I can’t show exactly where in the U.C.C. it says this, but that’s the general feeling I got from reading the U.C.C. This story is replete with fascinating facts and the intricacies that are inherent in the facts of the case make for a great story. The plaintiff bought a baseball bat from the defendant and the baseball bat turned out to be broken because, as soon as the defendant used the bat to play baseball, the bat shattered into a million pieces. Shattering into a million pieces certainly violates the implied warranty of merchantability under UCC 2-314. Industria De Calcados Martini Ltda. v. Maxwell Shoe Co., 36 Mass. App. Ct. 268 (Mass. App. Ct. 1994) Also, there’s a case that expounded upon this issue and told us that a baseball bat can’t crack when it’s used normally. Otherwise, the store has to give back the money to the plaintiff. Dudzik v. Klein's All Sports, 158 Misc. 2d 72 (N.Y. J. Ct. 1993). The information that can be clearly drawn from these cases is if someone buys a baseball bat, it must be in the condition that was represented to the heretofore named parties. At least, the bat must be in sufficient marketable condition so that the implied warranty owing from the party of the first part to the party of the second part must be sustained. Also, as if those cases weren’t enough, the UCC 2-314 demands that goods must be in good condition when they are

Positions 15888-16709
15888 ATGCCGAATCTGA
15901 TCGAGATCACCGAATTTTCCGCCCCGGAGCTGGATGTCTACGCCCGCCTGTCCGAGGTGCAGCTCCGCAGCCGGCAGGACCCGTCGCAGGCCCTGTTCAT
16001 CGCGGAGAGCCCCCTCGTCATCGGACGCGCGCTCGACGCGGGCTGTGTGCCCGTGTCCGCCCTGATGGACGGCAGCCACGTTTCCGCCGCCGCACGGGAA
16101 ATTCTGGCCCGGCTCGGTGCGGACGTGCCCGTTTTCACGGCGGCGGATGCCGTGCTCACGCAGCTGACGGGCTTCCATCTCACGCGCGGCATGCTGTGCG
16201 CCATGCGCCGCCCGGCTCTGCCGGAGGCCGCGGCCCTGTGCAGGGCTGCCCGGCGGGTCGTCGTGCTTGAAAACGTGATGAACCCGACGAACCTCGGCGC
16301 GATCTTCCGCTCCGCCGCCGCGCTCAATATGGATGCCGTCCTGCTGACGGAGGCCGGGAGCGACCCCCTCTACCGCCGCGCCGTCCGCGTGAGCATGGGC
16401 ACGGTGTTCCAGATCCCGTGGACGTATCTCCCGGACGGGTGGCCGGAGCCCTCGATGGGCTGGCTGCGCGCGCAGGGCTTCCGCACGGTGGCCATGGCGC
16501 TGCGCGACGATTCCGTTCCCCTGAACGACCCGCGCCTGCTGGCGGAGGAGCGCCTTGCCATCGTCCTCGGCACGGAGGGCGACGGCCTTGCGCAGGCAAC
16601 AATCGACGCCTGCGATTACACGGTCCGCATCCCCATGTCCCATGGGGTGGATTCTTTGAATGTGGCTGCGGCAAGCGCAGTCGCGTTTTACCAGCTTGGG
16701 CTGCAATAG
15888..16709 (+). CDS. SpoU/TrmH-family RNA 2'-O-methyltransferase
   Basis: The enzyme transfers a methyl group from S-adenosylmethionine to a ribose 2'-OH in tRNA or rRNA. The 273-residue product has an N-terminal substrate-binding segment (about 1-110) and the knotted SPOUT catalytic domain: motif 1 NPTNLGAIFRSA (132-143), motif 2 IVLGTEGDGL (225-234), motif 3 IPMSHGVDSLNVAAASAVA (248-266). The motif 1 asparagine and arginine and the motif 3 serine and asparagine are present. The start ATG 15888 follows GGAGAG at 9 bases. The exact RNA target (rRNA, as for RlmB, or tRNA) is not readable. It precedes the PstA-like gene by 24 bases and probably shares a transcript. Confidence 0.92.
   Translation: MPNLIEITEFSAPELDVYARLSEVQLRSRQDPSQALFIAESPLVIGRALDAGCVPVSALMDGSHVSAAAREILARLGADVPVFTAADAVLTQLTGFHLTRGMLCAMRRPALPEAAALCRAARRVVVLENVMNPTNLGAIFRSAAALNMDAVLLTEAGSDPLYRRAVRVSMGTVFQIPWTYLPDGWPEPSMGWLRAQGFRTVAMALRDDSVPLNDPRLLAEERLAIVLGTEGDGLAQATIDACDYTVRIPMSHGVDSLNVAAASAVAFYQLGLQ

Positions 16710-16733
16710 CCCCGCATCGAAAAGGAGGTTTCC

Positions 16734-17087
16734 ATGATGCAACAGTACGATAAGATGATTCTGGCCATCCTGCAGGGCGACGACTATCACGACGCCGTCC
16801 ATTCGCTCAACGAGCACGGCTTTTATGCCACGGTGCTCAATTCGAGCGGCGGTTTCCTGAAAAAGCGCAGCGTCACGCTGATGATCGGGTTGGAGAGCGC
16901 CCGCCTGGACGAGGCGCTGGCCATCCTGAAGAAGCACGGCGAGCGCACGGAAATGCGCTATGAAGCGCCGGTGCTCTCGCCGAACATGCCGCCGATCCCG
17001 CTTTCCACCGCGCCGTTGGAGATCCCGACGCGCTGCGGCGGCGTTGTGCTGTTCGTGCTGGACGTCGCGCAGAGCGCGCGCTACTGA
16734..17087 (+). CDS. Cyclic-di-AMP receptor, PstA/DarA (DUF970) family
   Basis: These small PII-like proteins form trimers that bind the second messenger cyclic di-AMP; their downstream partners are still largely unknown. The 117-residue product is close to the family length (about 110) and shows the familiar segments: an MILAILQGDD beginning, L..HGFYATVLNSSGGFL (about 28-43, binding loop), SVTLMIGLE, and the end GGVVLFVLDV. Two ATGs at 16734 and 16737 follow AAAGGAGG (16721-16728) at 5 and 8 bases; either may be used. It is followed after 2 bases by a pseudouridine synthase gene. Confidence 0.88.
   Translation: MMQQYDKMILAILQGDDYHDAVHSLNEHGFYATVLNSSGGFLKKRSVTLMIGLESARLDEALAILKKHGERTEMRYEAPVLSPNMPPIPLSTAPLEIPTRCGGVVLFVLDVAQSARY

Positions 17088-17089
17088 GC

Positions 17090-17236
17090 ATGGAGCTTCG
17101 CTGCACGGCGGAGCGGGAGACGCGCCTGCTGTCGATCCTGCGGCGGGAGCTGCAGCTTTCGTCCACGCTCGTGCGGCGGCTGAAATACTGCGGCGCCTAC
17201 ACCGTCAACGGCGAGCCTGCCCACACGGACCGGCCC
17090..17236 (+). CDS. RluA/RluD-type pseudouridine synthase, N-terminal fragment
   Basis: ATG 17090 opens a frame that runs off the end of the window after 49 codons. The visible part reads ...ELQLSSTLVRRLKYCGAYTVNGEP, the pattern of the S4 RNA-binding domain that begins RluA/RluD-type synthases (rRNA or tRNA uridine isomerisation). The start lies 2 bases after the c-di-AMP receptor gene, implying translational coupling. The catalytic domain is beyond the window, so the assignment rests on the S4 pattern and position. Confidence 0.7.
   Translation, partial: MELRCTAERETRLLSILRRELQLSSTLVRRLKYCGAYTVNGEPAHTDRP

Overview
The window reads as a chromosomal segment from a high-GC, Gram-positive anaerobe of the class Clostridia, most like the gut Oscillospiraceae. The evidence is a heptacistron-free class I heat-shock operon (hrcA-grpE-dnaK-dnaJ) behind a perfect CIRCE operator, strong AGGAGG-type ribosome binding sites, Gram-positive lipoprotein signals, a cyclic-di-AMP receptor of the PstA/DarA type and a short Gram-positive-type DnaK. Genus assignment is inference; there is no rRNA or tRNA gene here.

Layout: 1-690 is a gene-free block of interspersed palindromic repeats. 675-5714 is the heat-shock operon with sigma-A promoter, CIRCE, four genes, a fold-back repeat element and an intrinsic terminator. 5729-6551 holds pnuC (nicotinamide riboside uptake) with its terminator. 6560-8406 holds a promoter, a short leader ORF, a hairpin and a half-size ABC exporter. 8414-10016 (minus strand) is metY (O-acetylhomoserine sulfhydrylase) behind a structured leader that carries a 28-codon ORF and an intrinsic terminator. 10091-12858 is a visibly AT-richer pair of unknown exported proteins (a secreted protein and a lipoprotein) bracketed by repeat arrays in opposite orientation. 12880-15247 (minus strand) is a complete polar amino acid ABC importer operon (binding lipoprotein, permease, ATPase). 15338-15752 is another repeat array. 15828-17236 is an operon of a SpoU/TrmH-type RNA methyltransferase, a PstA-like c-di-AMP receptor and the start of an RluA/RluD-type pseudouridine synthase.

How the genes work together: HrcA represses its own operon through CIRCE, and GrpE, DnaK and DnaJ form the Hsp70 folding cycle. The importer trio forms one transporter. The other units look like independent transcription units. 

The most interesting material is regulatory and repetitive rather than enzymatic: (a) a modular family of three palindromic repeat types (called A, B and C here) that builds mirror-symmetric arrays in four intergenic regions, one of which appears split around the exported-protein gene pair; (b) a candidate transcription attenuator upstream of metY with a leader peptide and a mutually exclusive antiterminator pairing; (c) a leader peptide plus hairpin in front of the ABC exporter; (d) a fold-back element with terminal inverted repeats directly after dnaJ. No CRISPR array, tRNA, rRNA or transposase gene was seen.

A dealer sold a new car to Raymond Smith. The sales contract contained language expressly disclaiming liability for personal injuries caused as a result of defects in the car and limiting the remedy for breach of warranty to repair or replacement of the defective part. One month after purchasing the auto, Smith was seriously injured when the car veered off the road and into a ditch as a result of a defect in the steering mechanism of the car.
The court’s opinion reflected the argument that consumers are disadvantaged in product-liability actions under traditional negligence principles. Strict liability’s intent is to relieve the plaintiff’s burden of proving actual negligence.